Tara Papotto—5th December, 2010 at St. Paul’s, Coburg

(daughter of Susan and Carmelo)


Connor & Blake Davis—12th June, 2010 at Our Lady

Help of Christians, Narre Warren (twin sons of Michelle)


Wayne Gauci & Madeleine Sutherland—14th November,

2010 at St. Aidan’s Uniting Church, North Balwyn.



Ann Veronica Walsh OP

(Sr. Mary Mannes OP)

7th May, 1915 - 19th

September, 2010

Ann Walsh was the 5th child of seven

born to Edward Robert Walsh and

Anne Walsh (Scanlan) at Penshurst,

Sydney. Sister of Kathleen, Margaret

Mary, Dorothy and Edward, (all

deceased), Sr Denise (LCM - Little

Company of Mary) and Von.

Ann received her primary education

at St Columbanus’ Leichhardt, Sydney

and her secondary education as a

boarder at San Clemente Mayfield,


Ann entered the Dominican Convent

at Maitland, NSW on the 2nd

February, 1934 and was professed as

Sr Mary Mannes on 28th November,


Words of Remembrance -

Murreall O’Connor

Sister Ann was well known and loved

by the Deaf community. She was

always happy to see ex-pupils of

Waratah, Portsea and also St Gabriel’s

boys. She was a special person. Sister

Ann was a teacher at Rosary Convent,

Waratah. She was my first teacher

when I started school in 1946. Sister

Ann was a gentle nun. I remember

when it was her turn to call us girls

for Mass in the morning, we knew she

would be gentle to wake us up.

During late 1970’s or early 1980’s,

Sister Ann started Bible studies. There

were about 6-10 of us who came

together for Bible on Thursdays at Del

Monte. She was good at explaining

She trained as a Primary teacher and

after her profession was assigned to

teach deaf children. Ann began her

ministry in 1937 teaching in Waratah

and Maitland, NSW; Portsea, Vic; the

Motor Mission for the religious

education of deaf children in South

Australia; and Mayfield, NSW. On her

the Bible and we were interested to

learn. We enjoyed also having lunch

with her.

Sister Ann was a member of the

Ephpheta team at Paddington,

Lewisham and Flemington before

she retired. She always came to

C.A.D.H.I.P.A. Conferences, Retreats

and weekends of Deaf Encounter

Christ. At Lewisham Sister Ann

started art classes and arranged

for Mary Brothers to teach us. We

learned to use coloured pencils and

brushes with water. Sister Denise, a

sister of Sister Ann was with us too.

We enjoyed art class. I was told by

Betty Foster that Sister Ann was like a

mother to her while she went through

a difficult time.

Sister Ann was always happy and

retirement in 1979 she continued her

ministry to the deaf community at the

Ephpheta Centre in Sydney and was

also a support person for refugees.

Ann continued this ministry when she

moved to Newcastle in 2005.

In 1989 ‘Ann Walsh House’ opened at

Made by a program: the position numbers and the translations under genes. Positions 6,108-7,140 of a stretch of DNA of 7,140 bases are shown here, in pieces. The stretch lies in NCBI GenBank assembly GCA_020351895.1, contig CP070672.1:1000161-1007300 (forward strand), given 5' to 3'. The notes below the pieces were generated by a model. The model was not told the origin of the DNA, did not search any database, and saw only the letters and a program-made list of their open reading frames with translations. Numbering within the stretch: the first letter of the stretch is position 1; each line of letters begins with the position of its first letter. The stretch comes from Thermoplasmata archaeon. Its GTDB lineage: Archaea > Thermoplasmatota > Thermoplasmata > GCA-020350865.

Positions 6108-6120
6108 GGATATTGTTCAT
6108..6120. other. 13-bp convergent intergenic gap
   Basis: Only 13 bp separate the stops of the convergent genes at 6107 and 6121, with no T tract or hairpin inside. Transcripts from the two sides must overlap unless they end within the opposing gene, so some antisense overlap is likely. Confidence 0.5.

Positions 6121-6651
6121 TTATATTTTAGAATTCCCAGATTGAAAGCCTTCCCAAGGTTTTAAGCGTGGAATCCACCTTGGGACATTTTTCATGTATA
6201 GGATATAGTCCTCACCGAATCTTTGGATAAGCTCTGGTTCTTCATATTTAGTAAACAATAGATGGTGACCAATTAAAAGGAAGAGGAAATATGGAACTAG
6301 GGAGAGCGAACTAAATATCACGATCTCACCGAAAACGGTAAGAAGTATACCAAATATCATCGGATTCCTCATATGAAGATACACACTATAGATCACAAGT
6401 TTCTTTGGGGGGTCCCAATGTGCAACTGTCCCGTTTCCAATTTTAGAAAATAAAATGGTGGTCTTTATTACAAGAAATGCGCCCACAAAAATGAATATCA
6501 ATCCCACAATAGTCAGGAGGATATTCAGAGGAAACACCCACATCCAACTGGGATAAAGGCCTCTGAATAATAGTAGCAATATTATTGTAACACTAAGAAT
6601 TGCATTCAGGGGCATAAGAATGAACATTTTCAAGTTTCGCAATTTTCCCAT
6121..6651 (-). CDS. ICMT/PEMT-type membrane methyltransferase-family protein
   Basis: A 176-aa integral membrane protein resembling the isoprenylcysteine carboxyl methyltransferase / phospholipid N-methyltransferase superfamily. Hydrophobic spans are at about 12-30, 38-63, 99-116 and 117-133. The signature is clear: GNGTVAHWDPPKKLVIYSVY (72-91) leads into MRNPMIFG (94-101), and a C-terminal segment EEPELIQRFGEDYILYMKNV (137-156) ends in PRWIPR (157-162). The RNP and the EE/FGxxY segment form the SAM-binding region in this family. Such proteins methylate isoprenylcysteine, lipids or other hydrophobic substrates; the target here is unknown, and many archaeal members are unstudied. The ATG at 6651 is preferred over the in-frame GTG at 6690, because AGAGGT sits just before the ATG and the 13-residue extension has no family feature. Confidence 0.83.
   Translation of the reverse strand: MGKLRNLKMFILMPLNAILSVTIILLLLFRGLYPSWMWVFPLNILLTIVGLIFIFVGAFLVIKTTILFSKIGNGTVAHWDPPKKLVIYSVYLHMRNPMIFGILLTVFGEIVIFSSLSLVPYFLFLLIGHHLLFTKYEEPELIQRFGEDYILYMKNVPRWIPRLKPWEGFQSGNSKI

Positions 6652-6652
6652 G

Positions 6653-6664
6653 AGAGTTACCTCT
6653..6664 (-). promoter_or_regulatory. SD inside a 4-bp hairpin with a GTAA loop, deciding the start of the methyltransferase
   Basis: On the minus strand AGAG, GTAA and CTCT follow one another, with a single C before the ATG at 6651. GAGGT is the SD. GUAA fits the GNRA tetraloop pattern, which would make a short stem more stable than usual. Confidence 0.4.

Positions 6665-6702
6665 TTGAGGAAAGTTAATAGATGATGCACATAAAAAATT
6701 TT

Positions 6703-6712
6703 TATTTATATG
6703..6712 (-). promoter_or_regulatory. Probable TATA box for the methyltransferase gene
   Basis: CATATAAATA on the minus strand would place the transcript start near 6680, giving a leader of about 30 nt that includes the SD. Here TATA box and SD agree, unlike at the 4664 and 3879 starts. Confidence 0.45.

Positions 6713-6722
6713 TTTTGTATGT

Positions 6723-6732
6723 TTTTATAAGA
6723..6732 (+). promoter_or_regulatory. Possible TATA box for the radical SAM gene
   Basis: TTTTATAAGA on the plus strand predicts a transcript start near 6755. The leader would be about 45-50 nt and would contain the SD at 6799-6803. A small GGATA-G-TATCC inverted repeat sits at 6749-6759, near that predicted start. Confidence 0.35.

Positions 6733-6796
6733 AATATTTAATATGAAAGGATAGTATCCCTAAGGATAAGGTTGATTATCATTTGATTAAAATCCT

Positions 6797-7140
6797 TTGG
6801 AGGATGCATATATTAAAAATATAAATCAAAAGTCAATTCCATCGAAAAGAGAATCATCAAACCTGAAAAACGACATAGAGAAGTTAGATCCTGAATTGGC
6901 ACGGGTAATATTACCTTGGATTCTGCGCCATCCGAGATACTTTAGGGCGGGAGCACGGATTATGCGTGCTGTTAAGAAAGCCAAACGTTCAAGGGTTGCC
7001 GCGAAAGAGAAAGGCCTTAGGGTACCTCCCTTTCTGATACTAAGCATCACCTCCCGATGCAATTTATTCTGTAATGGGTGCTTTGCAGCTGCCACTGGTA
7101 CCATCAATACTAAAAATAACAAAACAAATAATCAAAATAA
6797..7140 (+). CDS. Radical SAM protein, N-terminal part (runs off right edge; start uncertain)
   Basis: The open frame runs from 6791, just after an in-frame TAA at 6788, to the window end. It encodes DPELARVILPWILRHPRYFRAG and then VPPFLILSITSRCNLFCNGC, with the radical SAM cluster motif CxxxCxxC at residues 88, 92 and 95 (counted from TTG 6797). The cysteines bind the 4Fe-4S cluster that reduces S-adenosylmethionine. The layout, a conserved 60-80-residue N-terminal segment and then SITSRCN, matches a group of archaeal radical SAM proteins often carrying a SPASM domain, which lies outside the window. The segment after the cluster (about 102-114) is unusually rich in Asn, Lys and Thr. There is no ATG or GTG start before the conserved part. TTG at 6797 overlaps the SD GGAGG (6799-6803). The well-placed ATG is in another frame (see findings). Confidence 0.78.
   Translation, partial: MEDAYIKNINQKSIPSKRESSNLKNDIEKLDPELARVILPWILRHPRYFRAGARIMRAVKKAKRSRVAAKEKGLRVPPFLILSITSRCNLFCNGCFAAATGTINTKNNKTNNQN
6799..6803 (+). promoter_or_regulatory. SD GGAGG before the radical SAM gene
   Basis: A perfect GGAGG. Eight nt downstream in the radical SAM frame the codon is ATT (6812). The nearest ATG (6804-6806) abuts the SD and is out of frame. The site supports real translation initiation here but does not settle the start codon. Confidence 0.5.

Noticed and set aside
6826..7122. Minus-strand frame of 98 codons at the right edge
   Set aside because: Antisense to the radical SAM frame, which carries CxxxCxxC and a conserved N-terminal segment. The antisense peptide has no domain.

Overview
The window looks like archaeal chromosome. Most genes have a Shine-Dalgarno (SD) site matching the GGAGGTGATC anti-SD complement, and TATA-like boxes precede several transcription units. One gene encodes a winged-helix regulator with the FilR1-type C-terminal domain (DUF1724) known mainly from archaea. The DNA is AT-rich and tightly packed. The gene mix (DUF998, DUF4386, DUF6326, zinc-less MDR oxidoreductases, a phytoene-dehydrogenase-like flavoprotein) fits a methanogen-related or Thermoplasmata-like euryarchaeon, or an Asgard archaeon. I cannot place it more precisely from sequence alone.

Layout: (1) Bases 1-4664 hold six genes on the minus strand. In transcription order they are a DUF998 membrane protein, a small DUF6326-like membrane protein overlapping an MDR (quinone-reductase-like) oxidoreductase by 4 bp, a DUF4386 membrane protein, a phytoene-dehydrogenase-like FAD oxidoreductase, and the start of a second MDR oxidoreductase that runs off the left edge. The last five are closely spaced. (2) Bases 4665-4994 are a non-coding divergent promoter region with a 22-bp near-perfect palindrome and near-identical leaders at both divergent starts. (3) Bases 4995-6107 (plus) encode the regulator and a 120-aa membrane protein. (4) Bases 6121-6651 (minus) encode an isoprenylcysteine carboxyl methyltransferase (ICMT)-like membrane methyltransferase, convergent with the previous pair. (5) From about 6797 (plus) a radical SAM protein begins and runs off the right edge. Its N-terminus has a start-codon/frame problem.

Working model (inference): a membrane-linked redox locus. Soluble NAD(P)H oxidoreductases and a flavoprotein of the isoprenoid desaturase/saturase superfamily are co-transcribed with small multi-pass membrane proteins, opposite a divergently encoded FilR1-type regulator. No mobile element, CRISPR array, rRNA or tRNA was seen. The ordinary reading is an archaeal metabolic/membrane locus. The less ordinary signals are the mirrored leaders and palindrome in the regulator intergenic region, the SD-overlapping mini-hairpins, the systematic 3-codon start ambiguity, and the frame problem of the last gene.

Lewisham to replace the Ephpheta

Centre at Paddington. This was at the

request of the deaf community, the

new name expressing their esteem

and love of Ann.

In 1995 Ann received the Order of

Australia Medal for her service to

people with hearing impairment.

Ann was a gentle, caring woman

whose loving presence meant so

much to so many. She was a faith

filled Dominican for 76 years.

pleased to meet her Deaf friends. We

ex-pupils gave Sister Ann a surprise

Golden Jubilee celebration at the

Ephpheta Centre at Paddington.

She was surprised to see many girls

there. We all brought a plate for

lunch. Sister Ann was presented with

the O.A.M. award (Order of Australia

Medal) because a few of the Deaf

wrote a petition to honour Sister

Ann. She was also to receive an

award from the national Catholic Deaf


Now, Sister Ann, we are all sad that

you are no longer with us, but know

you will still watch over us from

heaven. We will all miss you and love

you. You will never be forgotten by


May Sister Ann rest in peace.

Ena Mary Moreland was

born on 31st October,

1923 to Susan &

Charles Moreland in

Melbourne. Her adored

brother Jim & sister

Dorothy predeceased

her. When Ena was 3,

she had Meningitis that left her deaf.

At the age of 11 (in 1934) she went

to school in Waratah, Sydney. This is

where she learnt sign language. She


left in 1946 or 1947.

Good Samaritan Sisters have many

memories of Ena during her many

years of association with them. When

Ena left the Waratah School she was

employed at their training centre in

Tempe (Sydney) where she worked

in the laundry. Later, when Ena

moved to Melbourne, she worked

with the Sisters at Preston, Reservoir

and Fitzroy, carrying out the duties

of washing, and sometimes cooking

meals on the cook’s day off. These

would be very simple meals, but

much appreciated by the Sisters.

Ena was extremely faithful and loyal

to the Good Samaritan Sisters. She

attended the funerals of every Sister,

and sent Easter and Christmas cards

every year!

Ena was not backward when it came

to standing up for herself or getting

where she needed to go. One time

she was travelling by train to the

Retreat Centre at Coragulac, near

Colac. Someone had given her the

wrong train times and she found

herself stranded at the station. She

complained so forcefully to the

station staff that they arranged

a taxi to take her all the way to

her destination.